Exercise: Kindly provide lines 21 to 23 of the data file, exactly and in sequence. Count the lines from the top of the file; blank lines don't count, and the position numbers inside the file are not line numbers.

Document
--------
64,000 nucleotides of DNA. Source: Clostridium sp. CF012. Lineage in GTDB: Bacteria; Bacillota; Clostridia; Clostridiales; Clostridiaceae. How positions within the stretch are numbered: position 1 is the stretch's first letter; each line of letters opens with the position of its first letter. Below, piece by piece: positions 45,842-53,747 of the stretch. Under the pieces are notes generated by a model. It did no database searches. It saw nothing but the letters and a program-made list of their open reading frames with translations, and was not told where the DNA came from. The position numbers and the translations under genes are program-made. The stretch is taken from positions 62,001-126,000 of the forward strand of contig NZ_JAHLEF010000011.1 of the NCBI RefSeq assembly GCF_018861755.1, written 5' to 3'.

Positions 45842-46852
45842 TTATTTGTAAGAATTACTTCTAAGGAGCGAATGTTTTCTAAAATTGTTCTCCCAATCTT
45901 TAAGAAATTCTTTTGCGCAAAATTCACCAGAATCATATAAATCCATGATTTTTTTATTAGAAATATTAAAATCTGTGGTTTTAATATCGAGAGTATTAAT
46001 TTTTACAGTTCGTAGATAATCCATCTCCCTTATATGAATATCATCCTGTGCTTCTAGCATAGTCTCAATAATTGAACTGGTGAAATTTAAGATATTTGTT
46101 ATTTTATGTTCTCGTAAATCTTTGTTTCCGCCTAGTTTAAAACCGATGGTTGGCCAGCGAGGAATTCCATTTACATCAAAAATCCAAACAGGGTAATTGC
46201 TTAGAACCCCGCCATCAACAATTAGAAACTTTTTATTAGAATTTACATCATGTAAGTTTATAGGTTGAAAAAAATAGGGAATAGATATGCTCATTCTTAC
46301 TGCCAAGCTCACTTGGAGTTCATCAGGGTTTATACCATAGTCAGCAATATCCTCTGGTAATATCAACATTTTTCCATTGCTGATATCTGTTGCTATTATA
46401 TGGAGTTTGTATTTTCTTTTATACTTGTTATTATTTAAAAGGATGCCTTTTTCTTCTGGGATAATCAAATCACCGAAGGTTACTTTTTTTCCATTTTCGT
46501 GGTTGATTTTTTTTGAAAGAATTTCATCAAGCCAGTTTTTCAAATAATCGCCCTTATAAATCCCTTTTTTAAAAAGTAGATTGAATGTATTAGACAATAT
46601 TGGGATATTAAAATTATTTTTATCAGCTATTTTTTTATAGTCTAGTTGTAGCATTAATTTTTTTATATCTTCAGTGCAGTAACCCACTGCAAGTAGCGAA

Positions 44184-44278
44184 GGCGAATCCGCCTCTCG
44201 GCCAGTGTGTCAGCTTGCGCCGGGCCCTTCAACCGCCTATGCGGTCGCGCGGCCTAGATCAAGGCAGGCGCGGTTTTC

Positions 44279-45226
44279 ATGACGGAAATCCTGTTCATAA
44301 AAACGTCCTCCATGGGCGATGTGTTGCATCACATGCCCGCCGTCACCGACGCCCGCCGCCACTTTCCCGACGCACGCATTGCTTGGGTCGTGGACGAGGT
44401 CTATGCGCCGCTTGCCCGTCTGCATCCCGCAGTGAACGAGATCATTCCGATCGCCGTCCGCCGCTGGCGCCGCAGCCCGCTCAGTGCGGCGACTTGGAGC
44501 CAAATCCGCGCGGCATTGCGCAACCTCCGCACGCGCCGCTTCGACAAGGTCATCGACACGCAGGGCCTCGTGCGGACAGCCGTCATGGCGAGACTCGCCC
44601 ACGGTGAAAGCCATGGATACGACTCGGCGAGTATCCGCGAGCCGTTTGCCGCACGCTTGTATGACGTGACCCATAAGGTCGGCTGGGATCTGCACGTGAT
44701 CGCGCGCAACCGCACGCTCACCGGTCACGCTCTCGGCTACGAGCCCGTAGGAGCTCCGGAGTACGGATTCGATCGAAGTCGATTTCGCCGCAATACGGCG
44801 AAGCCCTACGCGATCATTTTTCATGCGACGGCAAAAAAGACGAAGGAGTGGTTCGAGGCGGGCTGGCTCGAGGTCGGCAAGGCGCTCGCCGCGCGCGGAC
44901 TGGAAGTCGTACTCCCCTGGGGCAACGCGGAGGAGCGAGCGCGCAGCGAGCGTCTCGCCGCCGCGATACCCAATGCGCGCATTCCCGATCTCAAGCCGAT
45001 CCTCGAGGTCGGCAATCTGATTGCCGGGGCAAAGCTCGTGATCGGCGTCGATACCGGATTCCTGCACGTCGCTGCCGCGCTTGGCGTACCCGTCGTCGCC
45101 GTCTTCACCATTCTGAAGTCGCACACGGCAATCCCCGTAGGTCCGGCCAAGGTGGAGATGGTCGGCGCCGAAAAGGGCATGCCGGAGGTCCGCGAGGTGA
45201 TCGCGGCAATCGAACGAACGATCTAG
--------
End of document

44701 CGCGCGCAACCGCACGCTCACCGGTCACGCTCTCGGCTACGAGCCCGTAGGAGCTCCGGAGTACGGATTCGATCGAAGTCGATTTCGCCGCAATACGGCG
44801 AAGCCCTACGCGATCATTTTTCATGCGACGGCAAAAAAGACGAAGGAGTGGTTCGAGGCGGGCTGGCTCGAGGTCGGCAAGGCGCTCGCCGCGCGCGGAC
44901 TGGAAGTCGTACTCCCCTGGGGCAACGCGGAGGAGCGAGCGCGCAGCGAGCGTCTCGCCGCCGCGATACCCAATGCGCGCATTCCCGATCTCAAGCCGAT